Through the General Block Exemption Regulation and the temporary Community framework for State aid measures, the Commission encourages the Member States to provide funding to SMEs in their early stages of development (seed, start up and expansion) along with private investors up to an amount of €2.5 million per target SME over a period of one year. To the extent that the Member States use this opportunity, SMEs can much easier obtain equity risk capital and/or financing from the banks.
- 23 March 2009
During this financial and economic crisis there is greater temptation for Member States to grant aid to their companies that risks putting out of business companies in other Member States, thereby making the crisis worse. I therefore think that state aid control is all the more necessary during this period and I don't understand why the Commission has decided to soften the state aids control instead of hardening it. Editor:
It is true that in the current financial situation, Member States are tempted to wage a subsidy race to support their companies and this can seriously damage the internal market. The challenge for the Commission is avoiding bad and detrimental public intervention. In fact, a very serious downturn is affecting the economies of all Member States and hitting households, businesses and jobs. In particular, as a consequence of the crisis on financial markets, banks have become much more risk-averse than in previous years, leading to a credit squeeze. Therefore, Member States need to use the leverage they have acquired as a result of providing substantial financial support to the banking sector to ensure that this support does not lead merely to an improvement in the financial situation of the banks without any benefit to the economy at large. Although public intervention has to be decided at national level, this needs to be done within a coordinated framework and on the basis of a number of Community principles. This is the reasoning behind the temporary framework for State aid measures. Time will show whether it is a good or bad reasoning.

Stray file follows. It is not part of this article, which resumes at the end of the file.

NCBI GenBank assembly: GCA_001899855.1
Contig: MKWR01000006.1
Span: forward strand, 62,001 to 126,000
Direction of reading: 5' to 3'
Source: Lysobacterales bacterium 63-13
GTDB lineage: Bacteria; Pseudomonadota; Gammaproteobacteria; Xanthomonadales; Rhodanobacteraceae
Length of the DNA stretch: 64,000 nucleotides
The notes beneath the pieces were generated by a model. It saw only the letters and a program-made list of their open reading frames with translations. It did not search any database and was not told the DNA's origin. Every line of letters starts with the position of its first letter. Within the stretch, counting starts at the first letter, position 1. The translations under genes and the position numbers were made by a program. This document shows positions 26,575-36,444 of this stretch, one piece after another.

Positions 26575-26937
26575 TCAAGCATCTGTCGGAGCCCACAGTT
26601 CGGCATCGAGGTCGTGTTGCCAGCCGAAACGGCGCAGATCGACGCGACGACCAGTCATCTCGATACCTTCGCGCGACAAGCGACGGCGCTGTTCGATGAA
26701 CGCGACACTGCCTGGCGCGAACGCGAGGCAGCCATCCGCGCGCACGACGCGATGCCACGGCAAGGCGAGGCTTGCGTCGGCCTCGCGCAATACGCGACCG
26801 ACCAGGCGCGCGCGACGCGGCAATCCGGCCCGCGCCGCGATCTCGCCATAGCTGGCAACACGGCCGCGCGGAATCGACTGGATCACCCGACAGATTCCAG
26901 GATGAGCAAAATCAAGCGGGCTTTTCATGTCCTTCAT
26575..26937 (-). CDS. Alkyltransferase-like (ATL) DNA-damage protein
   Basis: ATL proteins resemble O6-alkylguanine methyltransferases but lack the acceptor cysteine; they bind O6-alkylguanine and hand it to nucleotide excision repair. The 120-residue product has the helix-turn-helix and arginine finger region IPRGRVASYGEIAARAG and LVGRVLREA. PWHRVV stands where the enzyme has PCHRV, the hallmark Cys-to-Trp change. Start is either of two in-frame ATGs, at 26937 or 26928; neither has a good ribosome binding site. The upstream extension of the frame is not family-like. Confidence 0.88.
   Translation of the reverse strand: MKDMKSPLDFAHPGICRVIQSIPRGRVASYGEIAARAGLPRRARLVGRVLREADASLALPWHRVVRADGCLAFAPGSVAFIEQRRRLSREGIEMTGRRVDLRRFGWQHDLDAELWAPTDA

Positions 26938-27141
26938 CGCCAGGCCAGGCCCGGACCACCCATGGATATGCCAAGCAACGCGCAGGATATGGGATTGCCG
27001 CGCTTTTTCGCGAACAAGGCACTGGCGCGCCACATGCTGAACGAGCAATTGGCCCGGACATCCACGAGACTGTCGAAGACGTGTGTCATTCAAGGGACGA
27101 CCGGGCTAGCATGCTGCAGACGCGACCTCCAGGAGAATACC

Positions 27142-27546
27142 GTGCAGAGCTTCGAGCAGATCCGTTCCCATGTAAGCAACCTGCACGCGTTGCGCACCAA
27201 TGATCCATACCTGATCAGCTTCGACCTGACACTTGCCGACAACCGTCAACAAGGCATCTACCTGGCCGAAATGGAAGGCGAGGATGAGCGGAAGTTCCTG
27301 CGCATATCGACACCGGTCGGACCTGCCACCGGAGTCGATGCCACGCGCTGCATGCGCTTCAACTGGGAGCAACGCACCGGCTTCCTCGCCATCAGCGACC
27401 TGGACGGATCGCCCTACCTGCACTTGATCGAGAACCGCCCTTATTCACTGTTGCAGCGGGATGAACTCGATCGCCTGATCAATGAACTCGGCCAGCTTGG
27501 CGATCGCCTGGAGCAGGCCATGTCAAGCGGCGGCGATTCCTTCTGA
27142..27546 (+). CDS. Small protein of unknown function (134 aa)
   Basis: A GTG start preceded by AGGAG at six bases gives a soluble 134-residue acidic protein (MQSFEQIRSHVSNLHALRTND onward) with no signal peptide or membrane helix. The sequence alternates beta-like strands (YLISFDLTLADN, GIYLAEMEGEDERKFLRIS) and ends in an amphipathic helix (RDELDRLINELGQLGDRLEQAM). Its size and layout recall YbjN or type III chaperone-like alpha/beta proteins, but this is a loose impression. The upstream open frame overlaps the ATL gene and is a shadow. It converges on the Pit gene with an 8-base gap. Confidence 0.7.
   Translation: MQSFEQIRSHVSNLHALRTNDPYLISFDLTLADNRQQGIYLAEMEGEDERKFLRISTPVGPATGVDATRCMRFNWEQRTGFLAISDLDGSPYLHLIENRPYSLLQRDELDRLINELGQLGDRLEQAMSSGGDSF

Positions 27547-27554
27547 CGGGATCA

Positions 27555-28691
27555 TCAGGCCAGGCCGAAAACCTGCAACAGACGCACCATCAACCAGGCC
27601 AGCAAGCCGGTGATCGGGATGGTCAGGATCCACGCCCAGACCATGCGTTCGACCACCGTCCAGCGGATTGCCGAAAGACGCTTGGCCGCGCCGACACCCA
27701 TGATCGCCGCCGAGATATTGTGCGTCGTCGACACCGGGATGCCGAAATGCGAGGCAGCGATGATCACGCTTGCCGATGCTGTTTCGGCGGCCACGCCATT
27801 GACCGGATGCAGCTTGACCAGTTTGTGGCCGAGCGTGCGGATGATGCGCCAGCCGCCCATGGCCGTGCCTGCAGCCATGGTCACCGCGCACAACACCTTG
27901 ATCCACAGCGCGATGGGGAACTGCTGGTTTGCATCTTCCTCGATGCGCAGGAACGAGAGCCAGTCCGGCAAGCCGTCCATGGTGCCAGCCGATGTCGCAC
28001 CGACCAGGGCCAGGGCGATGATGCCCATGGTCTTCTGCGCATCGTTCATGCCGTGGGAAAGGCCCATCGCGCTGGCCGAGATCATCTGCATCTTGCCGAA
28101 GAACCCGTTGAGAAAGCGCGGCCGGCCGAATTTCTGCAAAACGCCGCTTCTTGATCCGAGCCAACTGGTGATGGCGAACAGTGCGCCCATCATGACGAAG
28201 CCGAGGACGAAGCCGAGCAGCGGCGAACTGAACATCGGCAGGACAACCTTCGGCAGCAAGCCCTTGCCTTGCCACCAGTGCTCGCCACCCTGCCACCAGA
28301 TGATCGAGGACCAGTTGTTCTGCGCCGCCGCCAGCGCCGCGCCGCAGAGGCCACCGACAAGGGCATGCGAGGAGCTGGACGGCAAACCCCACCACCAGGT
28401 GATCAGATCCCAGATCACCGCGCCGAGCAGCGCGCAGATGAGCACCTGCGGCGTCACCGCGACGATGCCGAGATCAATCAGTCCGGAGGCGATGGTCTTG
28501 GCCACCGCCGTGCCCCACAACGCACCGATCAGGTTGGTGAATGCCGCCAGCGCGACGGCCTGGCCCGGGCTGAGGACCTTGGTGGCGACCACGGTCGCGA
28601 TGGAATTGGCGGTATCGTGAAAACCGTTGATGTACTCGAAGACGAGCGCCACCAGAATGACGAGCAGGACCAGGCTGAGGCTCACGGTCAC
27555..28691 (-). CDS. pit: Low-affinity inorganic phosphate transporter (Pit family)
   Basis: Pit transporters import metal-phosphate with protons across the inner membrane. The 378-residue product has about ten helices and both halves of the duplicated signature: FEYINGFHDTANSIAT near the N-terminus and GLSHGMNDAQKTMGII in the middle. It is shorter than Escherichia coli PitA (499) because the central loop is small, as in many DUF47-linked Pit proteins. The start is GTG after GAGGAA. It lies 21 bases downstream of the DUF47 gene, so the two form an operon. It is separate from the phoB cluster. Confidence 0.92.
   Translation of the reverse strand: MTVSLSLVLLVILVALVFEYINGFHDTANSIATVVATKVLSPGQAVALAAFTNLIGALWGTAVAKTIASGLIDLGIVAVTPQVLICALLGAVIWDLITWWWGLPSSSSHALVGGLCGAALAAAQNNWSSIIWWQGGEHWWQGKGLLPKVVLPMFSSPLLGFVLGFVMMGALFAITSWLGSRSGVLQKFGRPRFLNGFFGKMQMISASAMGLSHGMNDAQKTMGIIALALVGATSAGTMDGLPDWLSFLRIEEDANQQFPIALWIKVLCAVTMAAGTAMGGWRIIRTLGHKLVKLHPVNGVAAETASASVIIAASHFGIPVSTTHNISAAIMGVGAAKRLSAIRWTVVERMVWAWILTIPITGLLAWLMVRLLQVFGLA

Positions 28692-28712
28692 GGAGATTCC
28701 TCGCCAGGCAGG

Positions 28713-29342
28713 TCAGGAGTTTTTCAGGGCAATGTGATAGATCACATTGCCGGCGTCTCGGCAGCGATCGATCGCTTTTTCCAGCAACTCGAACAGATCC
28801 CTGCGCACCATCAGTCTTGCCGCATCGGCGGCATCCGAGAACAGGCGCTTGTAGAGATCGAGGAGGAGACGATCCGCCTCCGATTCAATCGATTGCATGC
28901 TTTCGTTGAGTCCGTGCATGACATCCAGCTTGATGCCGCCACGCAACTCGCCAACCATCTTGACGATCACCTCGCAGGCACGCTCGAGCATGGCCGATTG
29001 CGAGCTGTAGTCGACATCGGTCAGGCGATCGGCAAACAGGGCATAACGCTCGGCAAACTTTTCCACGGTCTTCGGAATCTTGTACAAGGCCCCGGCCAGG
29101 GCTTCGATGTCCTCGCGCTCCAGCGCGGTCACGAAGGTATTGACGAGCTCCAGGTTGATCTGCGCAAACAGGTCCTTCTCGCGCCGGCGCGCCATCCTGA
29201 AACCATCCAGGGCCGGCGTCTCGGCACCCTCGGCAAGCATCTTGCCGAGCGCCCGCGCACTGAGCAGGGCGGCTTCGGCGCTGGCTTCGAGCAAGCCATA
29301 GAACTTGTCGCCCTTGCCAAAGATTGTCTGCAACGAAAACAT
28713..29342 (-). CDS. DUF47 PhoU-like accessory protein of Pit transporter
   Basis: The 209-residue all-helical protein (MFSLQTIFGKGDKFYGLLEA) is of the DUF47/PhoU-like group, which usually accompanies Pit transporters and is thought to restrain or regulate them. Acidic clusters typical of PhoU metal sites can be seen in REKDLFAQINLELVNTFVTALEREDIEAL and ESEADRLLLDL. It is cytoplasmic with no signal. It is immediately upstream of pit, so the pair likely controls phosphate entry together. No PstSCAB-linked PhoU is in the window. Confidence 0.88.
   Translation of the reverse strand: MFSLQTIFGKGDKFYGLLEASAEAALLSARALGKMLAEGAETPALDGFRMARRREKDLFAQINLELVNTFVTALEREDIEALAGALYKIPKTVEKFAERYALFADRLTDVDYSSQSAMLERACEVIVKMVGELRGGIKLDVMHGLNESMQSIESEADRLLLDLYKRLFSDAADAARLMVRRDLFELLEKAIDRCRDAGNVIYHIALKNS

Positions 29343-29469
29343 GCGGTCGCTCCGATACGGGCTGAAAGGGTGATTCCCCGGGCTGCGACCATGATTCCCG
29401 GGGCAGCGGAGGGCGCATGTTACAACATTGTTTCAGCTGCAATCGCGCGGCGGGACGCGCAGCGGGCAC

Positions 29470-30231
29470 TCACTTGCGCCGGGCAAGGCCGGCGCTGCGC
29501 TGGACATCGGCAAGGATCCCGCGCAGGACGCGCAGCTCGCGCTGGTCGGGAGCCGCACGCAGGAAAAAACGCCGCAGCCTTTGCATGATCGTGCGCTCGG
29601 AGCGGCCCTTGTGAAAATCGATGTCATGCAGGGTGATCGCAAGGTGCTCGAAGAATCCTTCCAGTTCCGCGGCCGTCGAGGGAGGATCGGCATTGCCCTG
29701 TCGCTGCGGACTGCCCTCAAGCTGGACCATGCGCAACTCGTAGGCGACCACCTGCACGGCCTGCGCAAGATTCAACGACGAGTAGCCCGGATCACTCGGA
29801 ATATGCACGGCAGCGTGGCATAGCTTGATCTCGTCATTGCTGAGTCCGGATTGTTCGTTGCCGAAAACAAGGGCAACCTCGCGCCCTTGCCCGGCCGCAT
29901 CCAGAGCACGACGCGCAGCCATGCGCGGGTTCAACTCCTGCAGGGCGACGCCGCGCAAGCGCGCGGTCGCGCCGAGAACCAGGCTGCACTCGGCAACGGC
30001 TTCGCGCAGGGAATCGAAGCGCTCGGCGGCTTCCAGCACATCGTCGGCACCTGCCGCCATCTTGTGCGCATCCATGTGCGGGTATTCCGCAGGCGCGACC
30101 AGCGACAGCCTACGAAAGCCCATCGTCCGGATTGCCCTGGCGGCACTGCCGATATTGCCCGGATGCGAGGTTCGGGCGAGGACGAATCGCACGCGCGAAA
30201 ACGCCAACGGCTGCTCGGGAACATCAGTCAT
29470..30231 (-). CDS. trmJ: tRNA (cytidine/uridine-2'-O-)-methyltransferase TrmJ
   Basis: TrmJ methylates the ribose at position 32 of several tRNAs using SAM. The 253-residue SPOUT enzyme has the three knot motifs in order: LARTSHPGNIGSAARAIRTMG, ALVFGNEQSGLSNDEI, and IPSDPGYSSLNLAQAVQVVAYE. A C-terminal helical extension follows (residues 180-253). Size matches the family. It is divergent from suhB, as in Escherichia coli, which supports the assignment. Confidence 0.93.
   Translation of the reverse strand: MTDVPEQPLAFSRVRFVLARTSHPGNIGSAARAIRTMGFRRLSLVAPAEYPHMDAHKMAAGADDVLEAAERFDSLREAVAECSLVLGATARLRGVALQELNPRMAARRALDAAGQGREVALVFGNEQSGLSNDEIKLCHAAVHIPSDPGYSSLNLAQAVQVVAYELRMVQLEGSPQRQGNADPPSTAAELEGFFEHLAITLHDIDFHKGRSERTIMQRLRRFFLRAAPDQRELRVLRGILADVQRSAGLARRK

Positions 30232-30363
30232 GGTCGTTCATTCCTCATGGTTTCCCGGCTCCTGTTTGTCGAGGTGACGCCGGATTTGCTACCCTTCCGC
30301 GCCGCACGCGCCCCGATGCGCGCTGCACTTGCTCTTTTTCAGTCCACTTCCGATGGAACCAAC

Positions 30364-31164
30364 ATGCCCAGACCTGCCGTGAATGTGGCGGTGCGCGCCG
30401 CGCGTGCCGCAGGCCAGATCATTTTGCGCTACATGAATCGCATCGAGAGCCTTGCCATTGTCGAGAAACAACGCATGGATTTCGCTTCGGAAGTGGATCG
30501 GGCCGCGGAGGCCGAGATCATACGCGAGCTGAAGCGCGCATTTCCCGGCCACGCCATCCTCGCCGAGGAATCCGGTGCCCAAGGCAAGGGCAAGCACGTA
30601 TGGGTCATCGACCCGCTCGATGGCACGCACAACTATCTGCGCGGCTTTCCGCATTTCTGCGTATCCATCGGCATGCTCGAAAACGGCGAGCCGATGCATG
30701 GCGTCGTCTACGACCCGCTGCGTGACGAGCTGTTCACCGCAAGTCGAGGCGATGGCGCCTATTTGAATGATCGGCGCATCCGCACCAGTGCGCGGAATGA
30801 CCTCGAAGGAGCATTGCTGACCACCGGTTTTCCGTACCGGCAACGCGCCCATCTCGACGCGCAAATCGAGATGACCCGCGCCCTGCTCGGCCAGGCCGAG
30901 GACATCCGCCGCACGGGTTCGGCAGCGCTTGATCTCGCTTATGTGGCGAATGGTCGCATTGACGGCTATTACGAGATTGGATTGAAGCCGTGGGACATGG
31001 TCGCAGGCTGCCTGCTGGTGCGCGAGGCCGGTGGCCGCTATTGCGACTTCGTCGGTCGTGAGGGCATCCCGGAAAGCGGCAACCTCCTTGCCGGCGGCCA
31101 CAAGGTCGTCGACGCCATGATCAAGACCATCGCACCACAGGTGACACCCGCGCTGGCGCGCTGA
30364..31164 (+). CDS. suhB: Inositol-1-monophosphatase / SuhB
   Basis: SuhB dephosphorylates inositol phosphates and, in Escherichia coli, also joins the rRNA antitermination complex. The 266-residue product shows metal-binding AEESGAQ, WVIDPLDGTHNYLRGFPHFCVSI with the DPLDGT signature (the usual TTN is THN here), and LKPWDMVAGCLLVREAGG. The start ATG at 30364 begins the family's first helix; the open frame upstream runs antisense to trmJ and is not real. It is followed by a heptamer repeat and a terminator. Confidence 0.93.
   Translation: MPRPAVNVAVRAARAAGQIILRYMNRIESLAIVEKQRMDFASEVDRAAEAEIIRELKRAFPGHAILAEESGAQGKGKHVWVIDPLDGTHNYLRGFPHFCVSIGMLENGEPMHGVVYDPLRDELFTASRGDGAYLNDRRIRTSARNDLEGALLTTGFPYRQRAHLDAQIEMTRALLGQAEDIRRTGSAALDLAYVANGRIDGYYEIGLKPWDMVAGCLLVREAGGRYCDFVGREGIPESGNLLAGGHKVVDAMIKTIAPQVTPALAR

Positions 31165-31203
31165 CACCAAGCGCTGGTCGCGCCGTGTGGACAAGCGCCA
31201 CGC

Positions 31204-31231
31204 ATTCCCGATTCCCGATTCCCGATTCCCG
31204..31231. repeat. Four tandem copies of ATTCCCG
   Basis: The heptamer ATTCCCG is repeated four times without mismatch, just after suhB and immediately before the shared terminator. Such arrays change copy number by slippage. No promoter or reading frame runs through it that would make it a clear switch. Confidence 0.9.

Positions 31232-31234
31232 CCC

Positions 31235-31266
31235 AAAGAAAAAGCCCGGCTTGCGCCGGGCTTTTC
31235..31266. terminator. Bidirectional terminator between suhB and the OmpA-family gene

- 26 March 2009
Facilitating state aid is not fair for competition reason, because rich member states have much monies to help their businesses, but poor states do not.
- 27 March 2009
Je trouve aussi que la Commission ne fait plus son travail de gardienne du traité, comme dans le bon vieux temps où elle devait contrôler les agissements de douze États membres, notamment dans le domaine de la concurrence. Maintenant elle laisse de plus en plus du leste et les États mais aussi les grandes compagnies en profitent. La crise n'est pas une excuse pour laisser les États soutenir leurs compagnies; pratiquement sans contrôle communautaire.